“Writing is thinking on paper”


“Writing is thinking on paper”
William Zinsser, American writer and teacher
“Writing is not the destination; it’s the journey”
Mikhail Bahtin, philosopher, semiotician
Within the triadic process of teaching, learning, and assessment, the last element has at times been a highly challenging and controversial one for me. The issue is how to balance among measurable learning objectives, deepening of students’ learning, enhancement of learner autonomy, and informed feedback on my teaching practices. I work with young learners (7-11 years old) and one of my personal and professional domains of interest is to encourage reflective, self-directed learning valuable in the lifelong learning process. I use both summative and formative ways of assessment: end of unit tests, cloze assessments, reading, speaking, and listening fluency assessments, writing tasks, individual and group presentations, projects. There is, however, one continuous, self-assessment method of evaluation that in my case has had powerful and rewarding effects for both my elder (10-11 years old) pre-intermediate students and me: learning journals
We work a lot with thematically structured projects in our English class whereby English language teaching and learning are mediated by the use of art, and the development of critical thinking skills through the Making Thinking Visible Approach. Themes vary but some examples of what we have worked on include bullyinghopehuman rightswar/peaceenvironment. During these projects we take regular breaks from course books (8 to 10 40-45 minute teaching sessions) and rely on materials developed for the needs of the specific thematic area. For these specified periods of time journal writing functions as a standard homework assignment.
The general guideline is that students can describe the meeting, express further opinions, feelings or ideas, write if they liked it or not and why. Entering the process of reconstructing classroom experience in writing helps learners develop their meta-cognitive skills, and monitor their practice and progress better. They become more attentive and concentrated, their commitment levels grow and their note taking skills too; they become more actively involved. Active involvement interacts with motivation, self-esteem, self-confidence and responsibility in the learning process. Benefits can also be found in areas like deepening of self-understanding, reflective awareness on group dynamics, and enhancedengagement with project content. I have also found that by engaging in journal writing, many of my students overcome the discouragement they feel towards writing tasks. They feel they write with a purpose, about things that are important or bear relevance to them. Last but not least, learning journals provide valuable feedback and guidance for me on the effectiveness of my methodology when dealing with various aspects of language, and ways to improve my teaching strategies.
Things that may come in useful
When introducing journal keeping to a new group of students, I explain to learners what a learning journal is, and how vital reflecting on their learning in the English language class is for them.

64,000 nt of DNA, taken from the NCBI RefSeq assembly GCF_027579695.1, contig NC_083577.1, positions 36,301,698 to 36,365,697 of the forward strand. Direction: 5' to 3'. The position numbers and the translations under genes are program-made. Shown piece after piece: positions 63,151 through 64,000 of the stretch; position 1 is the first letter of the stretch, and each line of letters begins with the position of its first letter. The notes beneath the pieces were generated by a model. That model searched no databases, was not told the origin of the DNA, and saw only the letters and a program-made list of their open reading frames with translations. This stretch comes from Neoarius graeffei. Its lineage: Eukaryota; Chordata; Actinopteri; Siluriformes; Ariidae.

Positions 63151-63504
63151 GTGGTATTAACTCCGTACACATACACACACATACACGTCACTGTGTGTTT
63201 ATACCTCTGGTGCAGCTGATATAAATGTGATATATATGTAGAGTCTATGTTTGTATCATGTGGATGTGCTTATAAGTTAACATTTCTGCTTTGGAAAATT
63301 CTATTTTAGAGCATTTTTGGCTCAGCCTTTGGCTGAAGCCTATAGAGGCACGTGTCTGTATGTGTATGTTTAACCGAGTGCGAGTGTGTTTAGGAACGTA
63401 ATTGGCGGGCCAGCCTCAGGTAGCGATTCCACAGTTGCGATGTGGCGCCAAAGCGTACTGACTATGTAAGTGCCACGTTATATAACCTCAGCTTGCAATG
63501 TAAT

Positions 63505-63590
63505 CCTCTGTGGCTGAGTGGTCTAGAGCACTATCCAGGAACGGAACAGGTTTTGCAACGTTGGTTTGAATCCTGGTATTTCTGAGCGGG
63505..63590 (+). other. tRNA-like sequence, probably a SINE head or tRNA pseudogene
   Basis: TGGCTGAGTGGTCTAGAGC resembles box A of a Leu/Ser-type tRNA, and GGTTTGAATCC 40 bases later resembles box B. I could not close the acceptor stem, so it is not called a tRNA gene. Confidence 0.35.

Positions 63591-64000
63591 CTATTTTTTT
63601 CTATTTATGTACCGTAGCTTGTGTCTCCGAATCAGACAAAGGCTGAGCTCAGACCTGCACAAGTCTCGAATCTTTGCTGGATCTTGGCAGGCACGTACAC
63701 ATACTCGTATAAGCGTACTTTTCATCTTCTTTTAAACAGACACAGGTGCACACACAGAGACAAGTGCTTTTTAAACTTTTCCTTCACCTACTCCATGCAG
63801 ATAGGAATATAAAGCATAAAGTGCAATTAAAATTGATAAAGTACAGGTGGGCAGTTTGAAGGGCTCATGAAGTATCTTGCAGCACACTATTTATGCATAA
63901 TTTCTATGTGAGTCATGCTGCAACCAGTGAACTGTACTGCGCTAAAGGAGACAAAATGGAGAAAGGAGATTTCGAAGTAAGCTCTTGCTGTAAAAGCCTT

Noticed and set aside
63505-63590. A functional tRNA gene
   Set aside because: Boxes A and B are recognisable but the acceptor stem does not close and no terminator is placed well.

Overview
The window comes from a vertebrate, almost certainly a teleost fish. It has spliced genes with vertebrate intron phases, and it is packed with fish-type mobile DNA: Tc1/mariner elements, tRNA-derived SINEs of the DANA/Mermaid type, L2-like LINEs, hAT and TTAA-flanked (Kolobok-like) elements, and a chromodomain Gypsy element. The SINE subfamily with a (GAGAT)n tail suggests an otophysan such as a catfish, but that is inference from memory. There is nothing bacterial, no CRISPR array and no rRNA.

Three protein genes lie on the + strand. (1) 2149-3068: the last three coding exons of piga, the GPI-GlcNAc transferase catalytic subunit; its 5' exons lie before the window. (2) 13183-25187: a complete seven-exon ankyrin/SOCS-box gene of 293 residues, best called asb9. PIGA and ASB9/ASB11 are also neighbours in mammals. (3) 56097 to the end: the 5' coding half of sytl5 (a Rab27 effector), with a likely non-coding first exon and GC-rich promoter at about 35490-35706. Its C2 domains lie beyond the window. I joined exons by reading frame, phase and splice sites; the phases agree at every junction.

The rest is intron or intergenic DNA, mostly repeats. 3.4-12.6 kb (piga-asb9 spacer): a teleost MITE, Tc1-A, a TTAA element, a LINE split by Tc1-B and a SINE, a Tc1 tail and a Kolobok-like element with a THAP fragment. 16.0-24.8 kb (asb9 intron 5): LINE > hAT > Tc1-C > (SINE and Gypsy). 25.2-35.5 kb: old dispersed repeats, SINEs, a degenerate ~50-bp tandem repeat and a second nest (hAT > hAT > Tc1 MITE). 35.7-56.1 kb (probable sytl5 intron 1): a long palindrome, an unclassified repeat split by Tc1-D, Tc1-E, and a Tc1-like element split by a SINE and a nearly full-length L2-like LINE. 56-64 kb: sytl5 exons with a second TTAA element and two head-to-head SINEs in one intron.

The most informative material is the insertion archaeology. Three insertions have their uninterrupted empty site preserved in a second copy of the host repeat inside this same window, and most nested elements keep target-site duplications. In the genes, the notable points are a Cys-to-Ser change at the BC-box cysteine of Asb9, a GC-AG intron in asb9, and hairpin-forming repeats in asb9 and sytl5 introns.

I also take some time to make clear that all feelings, opinions, and ideas are appreciated and valued. Many students may initially find it uncomfortable writing in a personal tone knowing that I could be critical of their feelings or ideas.

Similarly, I encourage them to write as much as they can since a loss for ideas can also be an initial experience. Drawing on personal evidence I have found out that the more they become acquainted with journal writing, the more ideas begin to rush in and their writing skills evolve.

Journal correction is mediated by whether I want individual students to focus on fluency or accuracy. Generally, I am more interested in the flow of ideas and personal expression with some correction on grammatical and syntactic features.
There are a lot of other ways to exploit and make use of learning journals:
  • Sandy Millin has written an excellent post on the same issue. Sandy has worked with journal writing within class which is an amazing idea I would be very interested in trying out if I had  longer teaching sessions with my classes.
  • Claudia Marcela Arciniegas Trejos has also written a relevant, well informed article on the issue.    
Providing feedback to students’ learning journals can be a time demanding process since it entails a personalized approach. This, however, informed and collaborative teacher-learner dialogue is invaluable, in the long term, in building a close rapport with students based upon a comprehensive and dynamic picture of their linguistic, cognitive and emotional development rather than a static one.
You can have a look at some extracts from my students’ learning journals here and here.



Dear Chrysa,
This is awesome! It is great that you start this activity with young students. I did much the same thing with my pupils via international projects, and I can tell you that some of them chose arts, creative writing, teaching and journalism as their future professions when they finished school. ALL of them tell me even years later how important it was for them to learn to write in English, and to present their work on any subject in an attractive way. Just continue doing it :)

Dear Nina,
Thank you for commenting. It truly is a rewarding thing to know that your students have been influenced in such a way by similar practices. I would also feel very happy if one day my young students told me likewise.

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